Kevin Frias: Limitless Sides to Outside

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There are so many ways to enjoy time outside. This is one of many unique stories we’re sharing as part of our effort to highlight the Limitless Sides to Outside.

Lots of my friends have experienced the great outdoors from a very young age. They tell me stories of riding dirt bikes through farm fields, or playing in creek beds looking for frogs, or going hunting with several generations of family. My relationship with the outdoors started very differently. 

Growing up, my time outside meant not having to do homework. I could go play in the alley with my brothers, ride our bikes off the little ramps that the edges of driveways made, or play football in the streets near our New Jersey home. But no matter what activity I chose, I was always surrounded by cement and streets and cars. And noise, lots of noise.  

That all changed for me when I moved to Iowa. People always asked then, “Why did you go from New Jersey to Iowa?!” as if I had committed a crime. Maybe you’re wondering, too. I was recruited to play baseball at a small college that way, and I’m glad I went. Iowa was different. Drive a few miles and you’re lucky if you hit a paved road. Little by little, I started getting introduced to other ways of enjoying the outdoors. I went hunting for the first time ever. I learned that people intentionally slept outside. I hopped on a squishy bicycle with thick, knobby tires and started ripping through the woods. I looked like a long, gangly spider trying to hang upside down on a bouldering wall. I found myself craving time outdoors more and more.  

Kevin Frias
Photo credit: Andrew Bydlon

And so, I started riding my bicycle farther. I shot longer distances with my bow. I found joy in finding the perfect campsite. All my focus and desires became about getting outside.  

On weekly catchups with my parents, they’d ask me, “Who are you?!” and lovingly tease me about my newfound hobbies. I was addicted.  

But slowly, they started to change as well. My brothers would ask me to bring my bow when I visited home. My sister wondered if we could go camping one day. My dad planned a bikepacking trip. Even my mother was willing to lie down in my hammock! They had the same curiosity and awe that I had when I finally got to experience the outdoors.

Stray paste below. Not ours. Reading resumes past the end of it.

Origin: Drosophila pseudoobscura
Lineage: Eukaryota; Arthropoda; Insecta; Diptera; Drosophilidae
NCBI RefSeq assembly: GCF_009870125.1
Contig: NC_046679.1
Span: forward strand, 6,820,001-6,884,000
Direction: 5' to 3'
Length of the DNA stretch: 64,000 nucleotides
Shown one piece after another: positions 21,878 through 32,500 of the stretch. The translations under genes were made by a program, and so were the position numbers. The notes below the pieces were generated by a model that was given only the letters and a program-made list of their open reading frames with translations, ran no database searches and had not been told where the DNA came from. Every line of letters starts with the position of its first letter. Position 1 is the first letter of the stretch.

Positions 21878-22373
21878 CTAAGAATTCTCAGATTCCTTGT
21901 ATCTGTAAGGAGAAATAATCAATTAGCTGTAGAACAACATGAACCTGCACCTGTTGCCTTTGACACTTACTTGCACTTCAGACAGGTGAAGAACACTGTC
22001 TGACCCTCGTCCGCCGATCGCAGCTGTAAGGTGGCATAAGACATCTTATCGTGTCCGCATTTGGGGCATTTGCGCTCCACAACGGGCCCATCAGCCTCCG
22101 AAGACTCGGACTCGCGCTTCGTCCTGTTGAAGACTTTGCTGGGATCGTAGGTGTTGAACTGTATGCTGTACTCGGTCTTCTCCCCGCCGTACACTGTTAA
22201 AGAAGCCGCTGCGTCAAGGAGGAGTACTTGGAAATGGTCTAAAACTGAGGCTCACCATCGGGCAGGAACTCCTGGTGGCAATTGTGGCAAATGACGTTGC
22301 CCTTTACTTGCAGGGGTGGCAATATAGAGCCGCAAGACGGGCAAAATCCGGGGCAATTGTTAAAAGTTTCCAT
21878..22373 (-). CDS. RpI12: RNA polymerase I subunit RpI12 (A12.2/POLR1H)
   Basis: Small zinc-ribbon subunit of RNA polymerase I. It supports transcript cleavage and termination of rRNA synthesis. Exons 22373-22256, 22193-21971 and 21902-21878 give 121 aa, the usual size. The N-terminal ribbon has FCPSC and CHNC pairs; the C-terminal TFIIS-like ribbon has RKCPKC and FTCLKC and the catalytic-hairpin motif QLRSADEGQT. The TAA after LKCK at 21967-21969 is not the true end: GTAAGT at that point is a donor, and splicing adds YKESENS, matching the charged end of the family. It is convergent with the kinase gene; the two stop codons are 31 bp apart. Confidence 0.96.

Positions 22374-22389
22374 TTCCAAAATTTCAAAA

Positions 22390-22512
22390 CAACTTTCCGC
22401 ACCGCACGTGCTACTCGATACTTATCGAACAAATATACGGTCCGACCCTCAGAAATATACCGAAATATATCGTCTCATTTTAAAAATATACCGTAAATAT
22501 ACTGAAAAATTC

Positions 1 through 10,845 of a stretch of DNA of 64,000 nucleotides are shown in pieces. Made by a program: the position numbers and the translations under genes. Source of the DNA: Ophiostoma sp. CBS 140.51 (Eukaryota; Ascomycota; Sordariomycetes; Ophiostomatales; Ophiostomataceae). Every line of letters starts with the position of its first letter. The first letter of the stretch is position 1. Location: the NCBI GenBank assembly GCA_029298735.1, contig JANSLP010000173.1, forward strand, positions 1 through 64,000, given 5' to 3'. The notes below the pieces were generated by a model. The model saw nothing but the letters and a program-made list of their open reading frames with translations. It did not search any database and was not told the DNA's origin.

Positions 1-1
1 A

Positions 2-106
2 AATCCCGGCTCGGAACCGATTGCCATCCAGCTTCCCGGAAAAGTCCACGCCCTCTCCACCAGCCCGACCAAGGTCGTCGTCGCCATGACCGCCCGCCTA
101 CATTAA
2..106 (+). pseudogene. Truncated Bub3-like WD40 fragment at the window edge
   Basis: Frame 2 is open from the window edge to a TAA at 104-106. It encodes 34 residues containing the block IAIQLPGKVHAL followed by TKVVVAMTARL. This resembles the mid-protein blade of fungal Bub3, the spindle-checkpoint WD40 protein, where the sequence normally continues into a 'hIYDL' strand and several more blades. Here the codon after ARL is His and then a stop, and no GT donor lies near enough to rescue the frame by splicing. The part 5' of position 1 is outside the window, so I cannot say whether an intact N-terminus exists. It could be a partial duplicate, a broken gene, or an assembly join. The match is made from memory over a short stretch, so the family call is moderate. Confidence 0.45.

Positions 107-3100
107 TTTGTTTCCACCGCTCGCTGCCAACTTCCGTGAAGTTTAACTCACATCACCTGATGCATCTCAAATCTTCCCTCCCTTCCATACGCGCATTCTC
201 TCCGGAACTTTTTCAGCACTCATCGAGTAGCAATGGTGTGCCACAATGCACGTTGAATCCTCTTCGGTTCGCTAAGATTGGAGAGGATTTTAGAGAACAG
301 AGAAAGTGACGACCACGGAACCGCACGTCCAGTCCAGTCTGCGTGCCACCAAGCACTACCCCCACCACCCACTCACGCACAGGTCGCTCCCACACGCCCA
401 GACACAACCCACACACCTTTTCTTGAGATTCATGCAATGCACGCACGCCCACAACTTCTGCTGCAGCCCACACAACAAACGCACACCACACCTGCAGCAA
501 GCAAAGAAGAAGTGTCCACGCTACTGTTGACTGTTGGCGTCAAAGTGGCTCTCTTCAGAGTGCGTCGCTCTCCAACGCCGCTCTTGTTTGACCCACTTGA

It came to a pinnacle when my brother joined me on a hiking trip in the Southwest. We hit some of the major sights like Zion, Horseshoe Bend and Valley of Fire, but you know what he was blown away by? Everything. He was in awe of the mountains. He was in shock what kind of view we had after an hour hike. He became obsessed. Even before the trip ended, he began asking me about a backpacking trip—what it would take to go, what he needed to be prepared and how soon we could go on a trip! Ha! He was the first one to call me crazy when I said I was going camping, and now he was hooked. 

For me, the outdoors has evolved. It’s less about me and more about others now. I vividly remember my first night seeing stars with no light pollution and pulling over on the side of the interstate just to soak in more of what I glimpsed through my moonroof. I will never forget getting to a tree stand before sunrise, and seeing the forest wake up around me as if it welcomed me as a part of it. I want everyone to share these feelings and epiphanies. 

I’ve been told that I am a “broken Black man” because of what I enjoy and what I want others to enjoy. I want to tear down that stigma. Whether you grew up in the concrete jungle or actual jungle, the outdoors has something for everyone. There isn’t a color of skin that qualifies you to enjoy skiing. There isn’t a ZIP code you have to be from to enjoy rock climbing. You don’t have to be a third-generation hunter to enjoy archery. I am a completely different person thanks to being outside, and I hope the same becomes true for you, too. 

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